Back in 2015 and 2016, I made significant efforts to figure out what my Sallie Mae/Navient student-loan debt is doing to me financially, moreover how to alleviate or lessen those effects, and I wrote about those efforts in a series of posts titled “Sallie Mae and Me”. In those efforts to reduce either my interest rate or my balance, I was rebuked by the “customer service” people at the multi-billion dollar corporation that consumes much of my payments with interest. Since then, not much has changed in my situation . . . or in my attitude.
I do have a dog in this fight, but I want to see it fixed for more people than just me. I’ve paid thousands of dollars to Sallie Mae/Navient over the last eight or nine years, and my balance is just now getting below the amount I borrowed. When I think about how that same sum of money could have been spent in my local economy, having a positive effect on a community that I care about, it only makes my disdain grow larger.
What has also made my disdain grow larger is this little nugget from NPR earlier this month: “Teachers, Lawyers and Others Worry About Student Loan Forgiveness.” The short article explains that some young professionals who have taken part in loan-forgiveness service programs are now being told that their service may not count, that the organization for which they worked may not be an eligible program, and that years of low-paying non-profit work may be for naught. As you can imagine, those people are pissed. I would be, too. (I looked into some of the these programs, but wasn’t eligible for any of them.)
There was supposed to be some light at the end of the tunnel on this issue. Back in October 2016, then-candidate Donald Trump unveiled his plan for handling the student-loan debt crisis. His pronouncements conveyed two basic ideas: the first would cap repayment at 12.5% of a borrower’s income, and the other would reward fifteen years of good payments with total forgiveness. I’ve easily paid 12.5% of my income to Sallie Mae/Navient already, and I’m more than halfway to fifteen years of repayment. Either way is fine with me.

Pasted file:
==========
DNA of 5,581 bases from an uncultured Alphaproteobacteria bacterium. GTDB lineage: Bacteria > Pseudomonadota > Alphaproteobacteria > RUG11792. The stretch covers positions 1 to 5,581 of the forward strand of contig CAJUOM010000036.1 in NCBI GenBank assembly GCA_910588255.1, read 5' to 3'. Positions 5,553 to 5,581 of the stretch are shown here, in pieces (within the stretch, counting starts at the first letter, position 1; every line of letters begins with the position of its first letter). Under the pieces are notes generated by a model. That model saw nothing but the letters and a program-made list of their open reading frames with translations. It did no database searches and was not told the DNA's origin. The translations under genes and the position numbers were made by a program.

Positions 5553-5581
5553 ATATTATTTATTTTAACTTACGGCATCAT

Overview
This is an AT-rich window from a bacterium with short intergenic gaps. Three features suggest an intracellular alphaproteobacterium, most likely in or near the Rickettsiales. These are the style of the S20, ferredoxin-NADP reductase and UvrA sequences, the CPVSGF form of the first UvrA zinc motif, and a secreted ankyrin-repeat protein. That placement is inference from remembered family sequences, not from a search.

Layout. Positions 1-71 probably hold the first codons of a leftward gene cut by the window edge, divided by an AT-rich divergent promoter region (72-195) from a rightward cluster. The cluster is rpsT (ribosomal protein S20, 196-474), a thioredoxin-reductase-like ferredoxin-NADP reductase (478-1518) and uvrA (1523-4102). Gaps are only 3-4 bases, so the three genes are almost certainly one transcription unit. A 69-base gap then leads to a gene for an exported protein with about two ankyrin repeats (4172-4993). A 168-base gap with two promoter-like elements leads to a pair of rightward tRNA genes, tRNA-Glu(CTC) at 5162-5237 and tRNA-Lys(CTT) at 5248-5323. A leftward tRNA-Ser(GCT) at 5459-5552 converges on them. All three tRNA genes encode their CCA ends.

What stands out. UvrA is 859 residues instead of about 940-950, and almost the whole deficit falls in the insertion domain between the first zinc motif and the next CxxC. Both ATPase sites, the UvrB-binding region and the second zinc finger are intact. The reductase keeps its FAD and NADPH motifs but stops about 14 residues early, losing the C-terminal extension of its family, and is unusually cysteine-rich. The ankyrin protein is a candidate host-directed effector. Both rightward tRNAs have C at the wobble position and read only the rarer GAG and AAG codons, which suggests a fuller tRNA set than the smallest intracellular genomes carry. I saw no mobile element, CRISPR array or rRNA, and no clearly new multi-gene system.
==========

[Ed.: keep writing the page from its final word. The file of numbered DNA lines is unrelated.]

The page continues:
Yet, in the six months since then-candidate Trump shared those proposals, his actions as president don’t indicate the likelihood of relief for people like me. In a mid-April, the Wall Street Journal‘s Josh Mitchell reported, in “Trump Administration Scraps Obama Plan for Student-Loan Servicing,” that the president ordered his Secretary of Education Betsy Devos to cut costs in her agency, and she has dumped a set of pro-consumer regulations that she said cost too much. As a result,
Shares of Navient, Inc., one of the government’s main servicers, rose more than 2% after Ms. Devos’s announcement.
Mitchell also wrote that about “eight million Americans are at least a year behind on $137 billion in federal student debt.” That sounds like a lot of people who could use some help from a president who campaigned that he would put “America first.”
Put simply, the nation’s staggeringly high student-loan debt totals hurt everyone in the country, even people with no loans. Earlier this month, the NPR story, “A New Look at The Lasting Consequences of Student Loan Debt,” shared another sobering conclusion about how having this many people with this much debt hurts the overall economy. In this case, having tens of thousands of dollars in student-loan debt can cause a young person not to be able to buy a house, because the resulting lower credit score can necessitate larger down payments and greater interest rates— money they don’t have. And when fewer people buy houses, that hurts mortgage brokers, realtors, builders, contractors, landscapers, home stores— whole sectors of the American economy that have nothing, per se, to do with higher education.
However, I don’t see this businessman-president making middle-class Americans a priority over wealthy investors. For now, I’ll just keep putting the money I’d otherwise spend around town into Sallie Mae/Navient’s coffers, and their stockholders can enjoy another bottle of bubbly on me.